AUTUMN RHYTHM by Richard Meltzer


Musings on Time, Tide, Aging, Dying, and Such Biz
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Feathery observations on The End of It All.

Veteran culture warhorse/novelist/rock critic/essayist/poet Meltzer (The Night [Alone], 1995, etc.) is playful with the language (you must give him that), and he can make you laugh (ditto). Meltzer clearly has much fun swinging wildly with his rhetorical bludgeon, breaking cultural taboos like so many piñatas. But, ultimately, what can you say about a poet who composes verse about his penis or pens such lines as “His life was like a fart”? What can you say about an essayist who sprinkles his text with neologisms (and no-logisms) like “fuckadoodle,” “doodooheads,” and “bearzy-wearzy”? Who claims that jazz saxophonist Charlie Parker was the greatest musician ever to record a note? What can you say about a son who writes, “My father was almost dust before he stopped being a world-class asshole”? Who records in grim detail an explicit dream he had about having sex with his mother and reproduces lengthy transcripts of conversations with her in her dotage? Who congratulates himself on having “slipped the sausage to Helen Wheels”? Who writes about a box containing the shit of God? Who seems determined to offend as many people as he possibly can, especially those who think seriously about everything he takes lightly? Oh, sure, Meltzer lands a few punches, zapping conspiracy theorists and parents who pound into their little children the bleak notions of hell and damnation. Even wild swingers occasionally connect. But just when you think the author has found his rhythm, just when you begin to consider taking him seriously, he offers up some half-baked, repellent, reeking concoction and invites you to eat it blindfolded. Finally, there isn’t much to say about a writer who invites his readers to take some of his ashes (post-mortem, we presume) and rub them in our “filthy fat butt.”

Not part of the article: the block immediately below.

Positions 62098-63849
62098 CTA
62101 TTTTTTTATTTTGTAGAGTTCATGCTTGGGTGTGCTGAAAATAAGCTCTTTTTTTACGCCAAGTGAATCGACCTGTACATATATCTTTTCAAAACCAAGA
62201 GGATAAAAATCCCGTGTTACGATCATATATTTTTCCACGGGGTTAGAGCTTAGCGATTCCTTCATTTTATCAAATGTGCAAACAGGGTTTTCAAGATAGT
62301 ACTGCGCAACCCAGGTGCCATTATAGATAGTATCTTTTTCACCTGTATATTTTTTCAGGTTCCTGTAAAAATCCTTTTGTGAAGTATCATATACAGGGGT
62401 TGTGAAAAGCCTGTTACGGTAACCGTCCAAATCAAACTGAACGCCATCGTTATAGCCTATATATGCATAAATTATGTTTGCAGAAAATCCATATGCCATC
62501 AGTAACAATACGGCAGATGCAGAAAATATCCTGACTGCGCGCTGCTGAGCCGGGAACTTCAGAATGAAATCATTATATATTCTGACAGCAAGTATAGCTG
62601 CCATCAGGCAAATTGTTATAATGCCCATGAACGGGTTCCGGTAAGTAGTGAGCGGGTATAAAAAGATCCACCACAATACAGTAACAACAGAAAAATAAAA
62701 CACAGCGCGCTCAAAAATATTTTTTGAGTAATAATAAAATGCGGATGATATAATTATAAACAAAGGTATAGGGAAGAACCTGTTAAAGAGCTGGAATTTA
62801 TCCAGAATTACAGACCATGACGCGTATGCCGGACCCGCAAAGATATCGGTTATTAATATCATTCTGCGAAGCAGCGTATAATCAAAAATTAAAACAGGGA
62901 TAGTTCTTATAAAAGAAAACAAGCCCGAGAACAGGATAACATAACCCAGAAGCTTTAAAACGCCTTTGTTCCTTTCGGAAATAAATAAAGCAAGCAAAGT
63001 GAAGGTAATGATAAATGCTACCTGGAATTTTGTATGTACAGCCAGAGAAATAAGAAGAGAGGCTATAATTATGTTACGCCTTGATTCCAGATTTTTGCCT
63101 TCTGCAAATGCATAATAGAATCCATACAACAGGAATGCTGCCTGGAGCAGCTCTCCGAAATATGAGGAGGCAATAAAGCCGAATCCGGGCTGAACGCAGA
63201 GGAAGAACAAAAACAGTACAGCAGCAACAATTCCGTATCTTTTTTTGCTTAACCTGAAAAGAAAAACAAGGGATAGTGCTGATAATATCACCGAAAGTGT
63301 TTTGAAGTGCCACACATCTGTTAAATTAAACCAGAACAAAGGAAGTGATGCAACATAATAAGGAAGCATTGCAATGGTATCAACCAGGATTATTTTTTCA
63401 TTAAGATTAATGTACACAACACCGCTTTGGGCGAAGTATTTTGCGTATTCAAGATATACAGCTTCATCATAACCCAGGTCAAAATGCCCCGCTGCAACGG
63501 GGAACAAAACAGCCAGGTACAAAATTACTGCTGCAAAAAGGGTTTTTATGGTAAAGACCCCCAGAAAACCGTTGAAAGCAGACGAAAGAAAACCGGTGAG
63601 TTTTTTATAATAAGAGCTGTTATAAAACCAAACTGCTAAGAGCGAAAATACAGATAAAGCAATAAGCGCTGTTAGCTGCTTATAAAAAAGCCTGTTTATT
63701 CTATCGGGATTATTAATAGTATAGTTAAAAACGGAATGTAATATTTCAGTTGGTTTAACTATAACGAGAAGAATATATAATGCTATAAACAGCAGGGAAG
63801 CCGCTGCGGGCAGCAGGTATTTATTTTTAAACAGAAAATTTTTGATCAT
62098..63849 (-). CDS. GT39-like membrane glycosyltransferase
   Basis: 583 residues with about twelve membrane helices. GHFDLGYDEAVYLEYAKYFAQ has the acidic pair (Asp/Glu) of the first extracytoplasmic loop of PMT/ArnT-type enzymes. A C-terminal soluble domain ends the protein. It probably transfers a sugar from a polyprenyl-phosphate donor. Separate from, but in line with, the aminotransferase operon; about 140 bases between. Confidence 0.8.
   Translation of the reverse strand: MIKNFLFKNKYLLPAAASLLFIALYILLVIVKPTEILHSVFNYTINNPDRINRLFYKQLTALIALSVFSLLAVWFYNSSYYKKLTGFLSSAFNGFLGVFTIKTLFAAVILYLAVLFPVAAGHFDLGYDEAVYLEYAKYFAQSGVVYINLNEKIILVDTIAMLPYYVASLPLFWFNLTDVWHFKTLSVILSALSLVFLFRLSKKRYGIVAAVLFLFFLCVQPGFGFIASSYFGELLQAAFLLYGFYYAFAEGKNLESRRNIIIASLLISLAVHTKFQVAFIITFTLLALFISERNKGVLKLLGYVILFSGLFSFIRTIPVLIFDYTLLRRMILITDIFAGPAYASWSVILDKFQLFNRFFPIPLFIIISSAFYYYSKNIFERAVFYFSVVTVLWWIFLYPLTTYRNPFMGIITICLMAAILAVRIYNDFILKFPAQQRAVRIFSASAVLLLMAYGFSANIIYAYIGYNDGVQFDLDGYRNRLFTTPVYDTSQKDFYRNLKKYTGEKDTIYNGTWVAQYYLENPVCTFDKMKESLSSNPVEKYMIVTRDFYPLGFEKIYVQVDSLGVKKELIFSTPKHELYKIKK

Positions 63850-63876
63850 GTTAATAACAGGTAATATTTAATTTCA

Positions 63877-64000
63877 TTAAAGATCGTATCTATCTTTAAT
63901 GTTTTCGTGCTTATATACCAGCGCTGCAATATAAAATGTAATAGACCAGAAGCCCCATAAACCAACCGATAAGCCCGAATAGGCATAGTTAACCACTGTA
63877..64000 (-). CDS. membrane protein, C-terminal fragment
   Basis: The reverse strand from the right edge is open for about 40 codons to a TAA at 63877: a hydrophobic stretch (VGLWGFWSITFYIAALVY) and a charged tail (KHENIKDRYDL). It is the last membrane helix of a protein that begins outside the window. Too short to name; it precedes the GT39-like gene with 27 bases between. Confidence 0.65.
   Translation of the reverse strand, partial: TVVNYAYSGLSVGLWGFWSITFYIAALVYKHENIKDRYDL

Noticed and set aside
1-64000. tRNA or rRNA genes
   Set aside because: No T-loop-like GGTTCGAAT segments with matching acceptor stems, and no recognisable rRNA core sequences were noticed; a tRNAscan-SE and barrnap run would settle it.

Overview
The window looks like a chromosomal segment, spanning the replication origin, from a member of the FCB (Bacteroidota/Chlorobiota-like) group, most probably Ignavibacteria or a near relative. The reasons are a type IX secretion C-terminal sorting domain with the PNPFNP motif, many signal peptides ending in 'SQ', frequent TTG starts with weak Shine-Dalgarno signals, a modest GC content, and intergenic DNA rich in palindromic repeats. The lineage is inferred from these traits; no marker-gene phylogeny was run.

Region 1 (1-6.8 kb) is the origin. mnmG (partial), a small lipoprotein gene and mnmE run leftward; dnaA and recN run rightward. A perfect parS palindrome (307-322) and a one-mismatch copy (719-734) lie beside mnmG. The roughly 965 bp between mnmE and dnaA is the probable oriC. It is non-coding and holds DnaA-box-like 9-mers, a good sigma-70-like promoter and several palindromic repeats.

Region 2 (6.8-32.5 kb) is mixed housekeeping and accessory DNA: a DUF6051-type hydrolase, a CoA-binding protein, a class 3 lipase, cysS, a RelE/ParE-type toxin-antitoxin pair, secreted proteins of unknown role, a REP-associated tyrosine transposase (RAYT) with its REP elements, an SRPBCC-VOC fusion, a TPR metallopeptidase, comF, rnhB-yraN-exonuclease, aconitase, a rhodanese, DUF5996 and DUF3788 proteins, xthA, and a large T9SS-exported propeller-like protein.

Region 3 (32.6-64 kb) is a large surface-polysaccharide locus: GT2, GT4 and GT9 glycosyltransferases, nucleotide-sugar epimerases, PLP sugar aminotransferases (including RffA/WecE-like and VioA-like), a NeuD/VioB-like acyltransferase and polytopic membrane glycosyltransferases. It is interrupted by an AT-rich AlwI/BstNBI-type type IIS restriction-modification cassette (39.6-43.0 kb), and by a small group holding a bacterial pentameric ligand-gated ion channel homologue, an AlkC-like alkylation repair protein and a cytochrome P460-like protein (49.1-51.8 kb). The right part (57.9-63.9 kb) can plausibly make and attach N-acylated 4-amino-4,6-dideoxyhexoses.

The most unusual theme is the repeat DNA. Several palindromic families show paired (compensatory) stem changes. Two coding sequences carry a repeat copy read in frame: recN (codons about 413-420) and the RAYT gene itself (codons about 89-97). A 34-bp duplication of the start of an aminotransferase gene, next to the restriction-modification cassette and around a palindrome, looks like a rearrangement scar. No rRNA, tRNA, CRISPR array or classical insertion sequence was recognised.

Fails to register on the scale of substance.

Pub Date: Nov. 1st, 2003
ISBN: 0-306-81228-2
Page count: 192pp
Publisher: Da Capo
Review Posted Online:
Kirkus Reviews Issue: Oct. 1st, 2003